McGarrity and McCartan were both natives of Ireland: the publisher used his business fortune to bankroll the newspaper and other nationalist efforts, the editor was an elected member of the first Dáil Éireann. The “primary concern in the Irish Press remained the cause of recognition of the Irish Republic in the United States,” McCartan wrote of this period.2 A look at the paper’s June 14 and June 21 issues reveals just how deeply they deceived their readers to serve that cause, rather than transparent journalism.

Harry Boland

The front page of the June 14 issue reported that Harry Boland, another member of the Dáil, “recently arrived” in the U.S. as “special envoy” to America. In fact, Boland had been in the country for over a month. Shortly after his arrival he met with McGarrity and McCartan in Philadelphia.3 Boland also joined McGarrity to welcome de Valera the night of June 11 in New York .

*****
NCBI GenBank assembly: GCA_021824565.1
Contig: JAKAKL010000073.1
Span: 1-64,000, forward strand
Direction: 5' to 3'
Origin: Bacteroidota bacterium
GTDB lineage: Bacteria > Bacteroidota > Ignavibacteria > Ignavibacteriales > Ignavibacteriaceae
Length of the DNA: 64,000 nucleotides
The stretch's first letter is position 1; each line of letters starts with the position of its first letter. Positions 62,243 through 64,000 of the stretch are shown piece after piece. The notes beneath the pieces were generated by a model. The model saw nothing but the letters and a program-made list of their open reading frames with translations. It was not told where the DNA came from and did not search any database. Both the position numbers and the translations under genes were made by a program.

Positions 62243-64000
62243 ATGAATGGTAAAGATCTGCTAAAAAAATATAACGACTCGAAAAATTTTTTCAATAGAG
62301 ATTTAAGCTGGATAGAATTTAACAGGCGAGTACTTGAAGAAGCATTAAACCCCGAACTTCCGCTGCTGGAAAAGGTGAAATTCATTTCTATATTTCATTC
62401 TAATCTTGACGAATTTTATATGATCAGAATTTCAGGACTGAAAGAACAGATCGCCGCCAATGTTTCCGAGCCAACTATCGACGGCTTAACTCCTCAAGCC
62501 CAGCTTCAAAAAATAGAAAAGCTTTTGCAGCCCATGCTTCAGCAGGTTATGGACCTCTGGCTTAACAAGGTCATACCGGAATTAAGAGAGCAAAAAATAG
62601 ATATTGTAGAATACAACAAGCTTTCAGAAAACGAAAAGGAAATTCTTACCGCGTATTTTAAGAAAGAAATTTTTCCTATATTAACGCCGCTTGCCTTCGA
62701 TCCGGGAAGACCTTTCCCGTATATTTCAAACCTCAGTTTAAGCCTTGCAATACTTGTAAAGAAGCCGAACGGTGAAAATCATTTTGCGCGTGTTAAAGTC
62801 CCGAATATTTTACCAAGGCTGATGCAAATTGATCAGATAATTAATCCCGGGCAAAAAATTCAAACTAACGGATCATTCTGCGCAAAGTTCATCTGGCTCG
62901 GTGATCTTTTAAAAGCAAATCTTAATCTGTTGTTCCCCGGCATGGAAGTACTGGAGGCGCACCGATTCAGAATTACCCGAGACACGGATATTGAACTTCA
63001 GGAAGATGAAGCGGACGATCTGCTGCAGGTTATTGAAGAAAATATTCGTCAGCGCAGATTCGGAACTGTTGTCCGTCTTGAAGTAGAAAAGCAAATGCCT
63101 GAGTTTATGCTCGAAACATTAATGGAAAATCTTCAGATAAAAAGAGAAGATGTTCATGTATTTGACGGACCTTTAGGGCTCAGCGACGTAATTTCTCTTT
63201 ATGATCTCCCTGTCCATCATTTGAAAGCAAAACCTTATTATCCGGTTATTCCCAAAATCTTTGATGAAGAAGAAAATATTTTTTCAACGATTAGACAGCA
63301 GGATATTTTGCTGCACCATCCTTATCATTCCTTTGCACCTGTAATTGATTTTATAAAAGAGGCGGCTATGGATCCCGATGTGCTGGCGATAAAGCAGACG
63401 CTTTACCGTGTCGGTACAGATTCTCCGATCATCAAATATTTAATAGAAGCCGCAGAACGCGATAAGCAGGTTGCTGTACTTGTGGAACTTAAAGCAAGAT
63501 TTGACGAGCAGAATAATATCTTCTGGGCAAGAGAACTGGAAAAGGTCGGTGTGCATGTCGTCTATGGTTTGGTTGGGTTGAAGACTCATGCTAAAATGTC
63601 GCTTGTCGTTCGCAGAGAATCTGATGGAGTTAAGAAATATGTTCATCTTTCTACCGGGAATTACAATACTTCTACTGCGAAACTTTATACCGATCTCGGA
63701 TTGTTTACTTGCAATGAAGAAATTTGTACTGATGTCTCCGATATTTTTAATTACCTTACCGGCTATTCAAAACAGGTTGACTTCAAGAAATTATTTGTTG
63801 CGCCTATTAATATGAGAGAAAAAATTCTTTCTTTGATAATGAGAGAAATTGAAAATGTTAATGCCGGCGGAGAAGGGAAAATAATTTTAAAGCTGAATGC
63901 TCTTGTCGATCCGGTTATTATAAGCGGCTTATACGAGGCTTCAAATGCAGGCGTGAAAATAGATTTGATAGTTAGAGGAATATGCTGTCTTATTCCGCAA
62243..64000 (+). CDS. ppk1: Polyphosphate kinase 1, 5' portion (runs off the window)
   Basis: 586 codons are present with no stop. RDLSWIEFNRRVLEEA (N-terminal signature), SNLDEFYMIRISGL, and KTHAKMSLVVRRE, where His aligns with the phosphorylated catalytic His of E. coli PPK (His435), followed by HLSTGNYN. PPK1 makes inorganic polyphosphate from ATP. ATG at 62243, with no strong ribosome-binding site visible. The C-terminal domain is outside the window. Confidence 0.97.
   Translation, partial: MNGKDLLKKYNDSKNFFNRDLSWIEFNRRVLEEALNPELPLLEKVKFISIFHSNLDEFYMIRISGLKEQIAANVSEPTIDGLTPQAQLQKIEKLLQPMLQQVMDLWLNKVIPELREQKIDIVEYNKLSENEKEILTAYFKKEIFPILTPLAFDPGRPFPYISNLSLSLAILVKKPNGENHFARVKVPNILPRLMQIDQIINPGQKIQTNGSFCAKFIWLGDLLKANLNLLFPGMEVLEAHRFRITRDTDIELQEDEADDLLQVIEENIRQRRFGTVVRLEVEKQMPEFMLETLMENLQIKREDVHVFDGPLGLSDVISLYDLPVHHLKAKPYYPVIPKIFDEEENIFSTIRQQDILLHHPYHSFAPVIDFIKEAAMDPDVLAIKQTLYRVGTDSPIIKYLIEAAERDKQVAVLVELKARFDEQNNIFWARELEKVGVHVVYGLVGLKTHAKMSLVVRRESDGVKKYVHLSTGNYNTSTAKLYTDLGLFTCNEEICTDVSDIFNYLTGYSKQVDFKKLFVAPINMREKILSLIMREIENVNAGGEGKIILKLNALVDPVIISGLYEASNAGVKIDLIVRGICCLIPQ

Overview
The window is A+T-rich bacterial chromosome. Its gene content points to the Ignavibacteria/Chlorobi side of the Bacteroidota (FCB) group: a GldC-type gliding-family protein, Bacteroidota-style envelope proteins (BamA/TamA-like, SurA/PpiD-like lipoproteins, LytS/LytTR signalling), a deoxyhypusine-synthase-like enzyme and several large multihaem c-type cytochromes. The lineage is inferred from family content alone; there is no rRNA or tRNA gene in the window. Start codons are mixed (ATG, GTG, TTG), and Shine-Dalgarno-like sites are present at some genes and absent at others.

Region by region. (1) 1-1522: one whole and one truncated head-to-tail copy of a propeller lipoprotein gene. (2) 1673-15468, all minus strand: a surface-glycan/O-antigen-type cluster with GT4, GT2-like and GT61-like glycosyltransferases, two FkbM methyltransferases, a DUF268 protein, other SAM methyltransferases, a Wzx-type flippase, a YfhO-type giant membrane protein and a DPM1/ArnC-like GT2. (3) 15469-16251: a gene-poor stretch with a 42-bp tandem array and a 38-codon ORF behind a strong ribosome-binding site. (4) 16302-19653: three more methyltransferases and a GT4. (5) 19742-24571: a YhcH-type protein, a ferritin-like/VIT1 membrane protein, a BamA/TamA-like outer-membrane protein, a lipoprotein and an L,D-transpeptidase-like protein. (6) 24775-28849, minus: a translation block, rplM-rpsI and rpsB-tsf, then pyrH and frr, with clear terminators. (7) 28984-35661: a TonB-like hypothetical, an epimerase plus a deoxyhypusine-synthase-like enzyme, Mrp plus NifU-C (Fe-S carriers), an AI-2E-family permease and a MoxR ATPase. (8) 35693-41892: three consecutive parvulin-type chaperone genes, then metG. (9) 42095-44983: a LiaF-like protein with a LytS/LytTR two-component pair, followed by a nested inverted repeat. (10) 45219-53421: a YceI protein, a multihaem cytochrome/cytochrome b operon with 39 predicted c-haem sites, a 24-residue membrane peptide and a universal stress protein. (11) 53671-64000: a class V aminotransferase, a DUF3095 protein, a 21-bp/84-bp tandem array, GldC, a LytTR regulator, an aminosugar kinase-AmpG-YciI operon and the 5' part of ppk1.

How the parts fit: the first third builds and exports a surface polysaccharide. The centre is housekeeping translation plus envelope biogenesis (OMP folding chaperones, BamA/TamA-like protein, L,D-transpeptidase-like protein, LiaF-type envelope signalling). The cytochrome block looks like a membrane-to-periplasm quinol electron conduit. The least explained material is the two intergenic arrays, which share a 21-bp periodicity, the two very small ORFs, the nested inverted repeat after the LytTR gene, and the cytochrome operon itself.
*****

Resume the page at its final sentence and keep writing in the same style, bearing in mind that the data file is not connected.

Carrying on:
Even more audacious, however, was the page 3 guest column by the Irish leader: Application of Our Principals Means Free Erin, Says De Valera.  The sub-headline, “President of the Irish Republic Forwards Statement to People of the United States,” implied that de Valera had mailed the commentary from Ireland. It is unclear when, from where, or even if he penned the piece:

All liberty-loving nations of the world owe to the Irish the recognition of the independence of Ireland, not only because of the indisputable right of the people of Ireland to govern their own national destinies, but also because that right is deprived by England on grounds which are a negation of national liberty everywhere, and subversive to international peace and order.

The deceit continued in the June 21 issue of the Press. Tucked in the bottom right corner of the front page were two small briefs that speculated about de Valera’s whereabouts: